Join one of the Arboretum’s docent naturalists for a walk through the forest. Listen to the muse of the trees, breathe in the forest air, and walk along paths dappled with sun and shadow. Enjoy the theme of the day and return to the Visitor’s Center to write/journal about your flights of fancy inspired by the wood nymphs, or just research the plants that intrigued you in the reference library. No previous writing experience is required; bring your favorite journal if you have one. Reservations requested.

Exploring Nature and Five Movements of Life through Writing, Reflection, and Community
Wed., June 29, 1–3:30 P.M.
Fee: $25 members, $30 general public
Celebrate summer as part of nature’s cycle of seasons. This is a time of warmth, joy, and playfulness with the opening of our hearts. Listen to poetry, try a few gentle writing exercises and engage in simple collage activities. No previous experience is necessary! The Arboretum provides a perfect location to immerse oneself in nature and discover how it speaks in our own lives.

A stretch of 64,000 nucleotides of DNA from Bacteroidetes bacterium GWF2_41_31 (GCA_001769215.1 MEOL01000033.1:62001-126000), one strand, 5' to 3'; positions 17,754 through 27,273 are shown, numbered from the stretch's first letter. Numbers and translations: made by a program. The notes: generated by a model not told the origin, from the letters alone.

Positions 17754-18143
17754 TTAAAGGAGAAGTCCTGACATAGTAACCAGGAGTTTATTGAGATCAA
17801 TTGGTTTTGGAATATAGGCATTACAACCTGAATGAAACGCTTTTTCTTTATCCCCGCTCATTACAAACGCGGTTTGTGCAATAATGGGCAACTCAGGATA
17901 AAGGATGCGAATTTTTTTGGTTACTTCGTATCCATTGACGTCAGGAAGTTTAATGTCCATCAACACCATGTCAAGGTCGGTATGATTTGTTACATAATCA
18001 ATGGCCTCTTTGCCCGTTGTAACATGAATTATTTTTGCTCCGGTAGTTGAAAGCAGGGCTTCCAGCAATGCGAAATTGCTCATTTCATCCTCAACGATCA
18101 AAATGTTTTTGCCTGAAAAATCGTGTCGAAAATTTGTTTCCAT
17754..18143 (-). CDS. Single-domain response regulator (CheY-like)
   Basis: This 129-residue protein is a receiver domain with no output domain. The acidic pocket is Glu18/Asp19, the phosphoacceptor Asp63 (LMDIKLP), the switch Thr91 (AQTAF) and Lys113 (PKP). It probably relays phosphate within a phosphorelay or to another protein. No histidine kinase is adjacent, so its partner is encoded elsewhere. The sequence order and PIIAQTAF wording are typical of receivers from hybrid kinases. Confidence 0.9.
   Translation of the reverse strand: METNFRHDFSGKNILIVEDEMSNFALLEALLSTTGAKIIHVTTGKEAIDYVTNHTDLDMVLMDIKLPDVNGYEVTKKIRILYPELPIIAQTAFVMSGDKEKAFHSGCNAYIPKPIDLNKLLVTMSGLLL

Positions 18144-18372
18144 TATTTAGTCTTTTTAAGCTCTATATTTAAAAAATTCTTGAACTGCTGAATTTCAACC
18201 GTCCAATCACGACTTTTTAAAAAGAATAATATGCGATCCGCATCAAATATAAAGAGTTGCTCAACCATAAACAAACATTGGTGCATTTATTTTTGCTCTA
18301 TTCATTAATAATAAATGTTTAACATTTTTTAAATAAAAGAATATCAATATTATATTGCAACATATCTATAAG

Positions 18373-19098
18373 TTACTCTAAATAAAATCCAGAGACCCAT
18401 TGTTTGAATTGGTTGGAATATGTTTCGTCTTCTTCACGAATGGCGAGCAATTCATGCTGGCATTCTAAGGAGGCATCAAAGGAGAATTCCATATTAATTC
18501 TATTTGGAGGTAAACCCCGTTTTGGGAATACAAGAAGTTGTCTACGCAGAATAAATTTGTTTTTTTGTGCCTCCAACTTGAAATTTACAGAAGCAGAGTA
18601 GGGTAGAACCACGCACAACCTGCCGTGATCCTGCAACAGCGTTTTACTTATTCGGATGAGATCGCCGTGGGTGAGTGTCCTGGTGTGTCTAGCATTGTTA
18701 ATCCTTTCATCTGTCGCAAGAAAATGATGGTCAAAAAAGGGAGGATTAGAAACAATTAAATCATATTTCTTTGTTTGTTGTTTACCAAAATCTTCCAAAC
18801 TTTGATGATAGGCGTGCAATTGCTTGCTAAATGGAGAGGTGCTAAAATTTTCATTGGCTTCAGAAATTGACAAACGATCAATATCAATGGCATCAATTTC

Instructor Katherine Johnson is a life coach and teacher of creative practices as SoulCollage®, writing, meditation and personal growth.

Pre-registration is required for all programs. To register, call 410-634-2847, ext. 0 or e-mail for additional information.

Adkins Arboretum is a 400-acre native garden and preserve at the headwaters of the Tuckahoe Creek in Caroline County. Open year round, the Arboretum offers educational programs for all ages about nature and gardening. Through its Campaign to Build a Green Legacy, the Arboretum will build a new LEED-certified Arboretum Center and entranceway to broaden educational offerings and research initiatives promoting best practices in conservation and land stewardship. For additional information about Arboretum programs, visit or call 410-634-2847, ext. 0.